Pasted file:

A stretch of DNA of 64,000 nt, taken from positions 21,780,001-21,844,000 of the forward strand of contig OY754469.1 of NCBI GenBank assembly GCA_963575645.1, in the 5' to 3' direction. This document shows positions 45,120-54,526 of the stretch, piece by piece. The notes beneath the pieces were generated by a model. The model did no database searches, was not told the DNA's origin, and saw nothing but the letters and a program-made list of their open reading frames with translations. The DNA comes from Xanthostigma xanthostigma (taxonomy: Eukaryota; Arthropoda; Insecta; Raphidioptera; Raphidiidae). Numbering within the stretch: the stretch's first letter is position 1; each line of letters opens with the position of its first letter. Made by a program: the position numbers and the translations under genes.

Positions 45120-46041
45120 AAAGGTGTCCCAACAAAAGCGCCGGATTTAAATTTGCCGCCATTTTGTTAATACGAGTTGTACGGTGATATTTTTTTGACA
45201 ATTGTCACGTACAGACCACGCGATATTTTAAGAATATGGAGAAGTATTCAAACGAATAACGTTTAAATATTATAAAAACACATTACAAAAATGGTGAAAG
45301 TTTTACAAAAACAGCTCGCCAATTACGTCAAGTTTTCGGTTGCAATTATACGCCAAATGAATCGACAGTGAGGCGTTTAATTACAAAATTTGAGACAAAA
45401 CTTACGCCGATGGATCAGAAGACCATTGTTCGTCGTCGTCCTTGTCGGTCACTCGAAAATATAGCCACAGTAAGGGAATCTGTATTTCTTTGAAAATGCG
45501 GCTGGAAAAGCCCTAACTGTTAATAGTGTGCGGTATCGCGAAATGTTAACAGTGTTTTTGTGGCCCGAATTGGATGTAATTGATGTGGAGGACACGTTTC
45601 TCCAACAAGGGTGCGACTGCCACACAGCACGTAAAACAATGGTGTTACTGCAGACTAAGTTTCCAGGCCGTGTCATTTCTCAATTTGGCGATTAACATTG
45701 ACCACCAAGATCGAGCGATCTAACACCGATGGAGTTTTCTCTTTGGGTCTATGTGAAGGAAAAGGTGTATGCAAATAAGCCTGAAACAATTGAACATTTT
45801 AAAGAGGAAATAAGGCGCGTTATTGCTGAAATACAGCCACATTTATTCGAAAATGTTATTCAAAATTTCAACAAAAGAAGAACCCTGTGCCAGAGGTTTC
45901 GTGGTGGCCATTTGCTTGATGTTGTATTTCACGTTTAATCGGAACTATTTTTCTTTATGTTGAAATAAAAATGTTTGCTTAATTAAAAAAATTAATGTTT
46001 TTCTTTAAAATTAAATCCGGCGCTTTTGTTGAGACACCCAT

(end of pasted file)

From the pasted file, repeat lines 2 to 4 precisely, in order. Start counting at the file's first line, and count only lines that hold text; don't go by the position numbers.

Positions 45120-46041
45120 AAAGGTGTCCCAACAAAAGCGCCGGATTTAAATTTGCCGCCATTTTGTTAATACGAGTTGTACGGTGATATTTTTTTGACA
45201 ATTGTCACGTACAGACCACGCGATATTTTAAGAATATGGAGAAGTATTCAAACGAATAACGTTTAAATATTATAAAAACACATTACAAAAATGGTGAAAG